In 1968, Rev. Dr. Martin Luther King Jr. and other civil rights leaders launched the Poor People’s Campaign to combat the “Triplets of Evil” — systemic racism, poverty, and militarism.

Fifty years after the original inception, Bishop William J. Barber II and Rev. Dr. Liz Theoharis revived the movement with a modern-day Poor People’s Campaign, and in 2018 joined with the Institute for Policy Studies to produce a report that detailed the ways systemic injustices have only deepened since 1968. 

Last week, the groups released a follow-up set of ‘fact sheets’ that details the most recent U.S. data on a number of critical issues: extreme wealth inequality, voter suppression, access to healthcare, ecological devastation, discriminatory laws, and rampant military spending, including individualized statistics for all 50 states and D.C.

The report highlights that while billionaire wealth grew by $1.5 trillion during 2020-2022, one-third of Americans (some 112 million people) lived in poverty or low-income households, earning less than $15 an hour.

“We can’t and we won’t be silent about this crisis anymore.”

As pandemic-era aid programs began to expire, poverty levels began to rise once again, proving that “poverty in the richest country in the world is a policy choice.” Subsequent budget cuts to social welfare programs, inflation, and low wages have combined to make it increasingly difficult for Americans to meet basic needs and avoid debt. Seventeen million people are at risk of becoming unhoused.

“The facts show that poverty is devastating, deadly, and cannot be denied as a major domestic problem that’s creating an impoverished democracy,” said Barber. “We are determined to push it to the forefront of Americans’ public policy agenda of change. We can’t and we won’t be silent about this crisis anymore.”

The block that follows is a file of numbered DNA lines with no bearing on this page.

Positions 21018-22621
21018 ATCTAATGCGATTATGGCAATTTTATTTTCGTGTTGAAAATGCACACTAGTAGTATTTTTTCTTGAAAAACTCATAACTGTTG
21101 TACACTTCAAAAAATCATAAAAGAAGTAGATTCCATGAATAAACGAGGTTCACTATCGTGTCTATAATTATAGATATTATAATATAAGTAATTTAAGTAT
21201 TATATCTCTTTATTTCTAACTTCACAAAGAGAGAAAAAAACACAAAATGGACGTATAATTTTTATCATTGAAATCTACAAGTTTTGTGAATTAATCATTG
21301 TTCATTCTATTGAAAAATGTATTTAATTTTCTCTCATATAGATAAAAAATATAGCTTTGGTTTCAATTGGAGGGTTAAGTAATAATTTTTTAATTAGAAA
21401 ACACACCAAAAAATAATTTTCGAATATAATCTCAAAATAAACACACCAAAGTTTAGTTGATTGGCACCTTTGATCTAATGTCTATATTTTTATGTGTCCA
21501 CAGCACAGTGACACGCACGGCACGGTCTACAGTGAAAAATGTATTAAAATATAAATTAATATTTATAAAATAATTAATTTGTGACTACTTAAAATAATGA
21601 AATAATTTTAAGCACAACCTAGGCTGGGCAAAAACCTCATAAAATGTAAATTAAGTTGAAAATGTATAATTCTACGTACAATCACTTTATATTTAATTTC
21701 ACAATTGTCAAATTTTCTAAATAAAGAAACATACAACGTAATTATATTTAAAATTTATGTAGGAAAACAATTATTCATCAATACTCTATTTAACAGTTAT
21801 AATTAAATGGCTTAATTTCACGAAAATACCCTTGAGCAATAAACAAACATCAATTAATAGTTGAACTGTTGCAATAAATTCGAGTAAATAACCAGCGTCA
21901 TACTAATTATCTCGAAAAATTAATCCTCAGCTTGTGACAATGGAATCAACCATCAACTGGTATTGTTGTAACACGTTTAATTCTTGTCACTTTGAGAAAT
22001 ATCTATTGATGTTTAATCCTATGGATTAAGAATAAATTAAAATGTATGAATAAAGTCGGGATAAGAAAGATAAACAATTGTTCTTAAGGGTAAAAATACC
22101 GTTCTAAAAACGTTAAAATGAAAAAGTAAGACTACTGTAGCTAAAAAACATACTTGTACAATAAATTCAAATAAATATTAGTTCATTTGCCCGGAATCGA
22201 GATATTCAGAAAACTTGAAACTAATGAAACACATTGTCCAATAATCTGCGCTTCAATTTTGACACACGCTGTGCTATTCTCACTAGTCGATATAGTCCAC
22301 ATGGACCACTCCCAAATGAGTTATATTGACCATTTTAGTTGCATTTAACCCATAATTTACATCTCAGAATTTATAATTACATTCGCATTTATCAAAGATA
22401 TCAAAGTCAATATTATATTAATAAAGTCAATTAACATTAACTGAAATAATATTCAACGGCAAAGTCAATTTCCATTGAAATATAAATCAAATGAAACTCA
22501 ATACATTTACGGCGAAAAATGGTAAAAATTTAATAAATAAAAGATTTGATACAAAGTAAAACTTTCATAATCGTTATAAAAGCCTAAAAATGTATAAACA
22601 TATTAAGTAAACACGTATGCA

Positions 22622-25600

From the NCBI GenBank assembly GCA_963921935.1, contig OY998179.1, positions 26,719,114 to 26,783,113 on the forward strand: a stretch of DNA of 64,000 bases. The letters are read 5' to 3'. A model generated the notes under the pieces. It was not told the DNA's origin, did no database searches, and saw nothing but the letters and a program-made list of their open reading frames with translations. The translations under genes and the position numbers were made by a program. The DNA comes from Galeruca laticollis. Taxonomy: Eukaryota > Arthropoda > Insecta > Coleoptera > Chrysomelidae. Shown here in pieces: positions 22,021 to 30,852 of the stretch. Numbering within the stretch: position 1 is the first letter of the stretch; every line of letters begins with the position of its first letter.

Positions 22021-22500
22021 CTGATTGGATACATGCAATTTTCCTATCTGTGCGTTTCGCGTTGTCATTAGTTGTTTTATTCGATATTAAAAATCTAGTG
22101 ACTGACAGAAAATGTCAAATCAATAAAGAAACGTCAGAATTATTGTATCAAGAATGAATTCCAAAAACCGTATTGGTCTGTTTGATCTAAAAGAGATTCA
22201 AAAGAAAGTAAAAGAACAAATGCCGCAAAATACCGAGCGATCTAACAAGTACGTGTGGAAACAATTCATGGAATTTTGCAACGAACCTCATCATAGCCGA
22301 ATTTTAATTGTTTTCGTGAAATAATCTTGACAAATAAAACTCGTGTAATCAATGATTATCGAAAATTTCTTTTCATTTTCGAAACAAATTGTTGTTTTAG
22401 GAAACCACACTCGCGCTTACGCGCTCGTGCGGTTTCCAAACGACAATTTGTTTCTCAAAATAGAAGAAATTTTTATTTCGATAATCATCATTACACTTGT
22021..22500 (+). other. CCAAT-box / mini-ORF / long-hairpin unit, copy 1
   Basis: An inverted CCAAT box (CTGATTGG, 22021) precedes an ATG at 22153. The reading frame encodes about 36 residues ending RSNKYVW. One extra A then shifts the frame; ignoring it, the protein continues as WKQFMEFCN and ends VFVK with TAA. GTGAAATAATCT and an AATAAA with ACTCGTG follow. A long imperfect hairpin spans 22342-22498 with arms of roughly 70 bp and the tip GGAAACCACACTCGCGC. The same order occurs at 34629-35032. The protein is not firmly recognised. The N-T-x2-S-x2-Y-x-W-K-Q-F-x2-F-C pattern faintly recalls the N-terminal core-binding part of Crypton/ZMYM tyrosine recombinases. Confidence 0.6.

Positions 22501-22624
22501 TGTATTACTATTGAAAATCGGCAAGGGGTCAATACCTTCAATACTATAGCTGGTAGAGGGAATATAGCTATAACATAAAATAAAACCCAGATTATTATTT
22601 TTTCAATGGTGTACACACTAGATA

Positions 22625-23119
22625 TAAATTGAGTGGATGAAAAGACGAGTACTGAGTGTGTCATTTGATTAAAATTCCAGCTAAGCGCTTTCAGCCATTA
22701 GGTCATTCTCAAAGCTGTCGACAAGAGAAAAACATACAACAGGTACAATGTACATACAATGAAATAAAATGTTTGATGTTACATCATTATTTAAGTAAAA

Despite having the highest healthcare expenditures in the world, the U.S. remains the only affluent nation without a universal healthcare system. Nearly 30 million Americans lack access to health insurance; those who are insured face the burden of exorbitant out-of-pocket expenses. According to the report, the discontinuation of pandemic-era measures has put more than 18 million individuals, including 5 million children, at risk of losing their Medicare benefits. The new data shows that 75% of workers (equivalent to 105 million people) do not receive paid family or medical leave; the figure rises to 92% for the lowest-paid workers.

The Poor People’s Campaign notes that a surge of attacks aimed at voting rights, women, and LGBTQ+ individuals has unfolded since 2020. This onslaught includes the introduction of over a thousand voter suppression bills across all 50 states, as well as the enactment of partial or full bans on abortion in at least 19 states following the Supreme Court’s reversal of Roe v. Wade. Additionally, at least 555 anti-transgender bills have been introduced in 47 states nationwide.

The rights groups also examine the ongoing climate crisis, detailing “significant racial and economic disparities” in the effects of extreme heat, storms, rising sea levels, drought, and soaring utilities costs for energy and water.

The report notes that the funds Alabama taxpayers spend on nuclear weapons alone could cover Medicaid expenses for 171,573 children in the state.

With regard to budgetary concerns and excessive military spending, the groups criticize the budget’s allocation of resources. They observe that government spending to the tune of $21 trillion since 2001 has prioritized war, mass incarceration, and excessive policing. The report also highlights the contribution of anti-immigrant forces to increased violence, fear, and the criminalization of impoverished individuals. 

The data underscores that $1.1 trillion, or over 62%, of the 2023 discretionary budget is designated for expenditures on warfare, weaponry, law enforcement, mass incarceration, deportations, and detention. For perspective, the report notes that the funds Alabama taxpayers spend on nuclear weapons alone could cover Medicaid expenses for 171,573 children in the state.

The rights groups propose a series of measures ranging from a wealth tax targeting the 700 billionaires in the U.S., increasing the corporate tax rate to 28%, reducing the military budget by 10%, enacting Medicare for All, and reallocating funds from the military and border control to address pressing needs in renewable energy, affordable housing, clean water, and public health.

“This is not how it has to be,” the report concludes. “There is an abundance of wealth and resources to meet our basic needs and ensure we all survive and thrive.”

Click here for the 2023 National Fact Sheet and here to access each individual State Fact Sheet.

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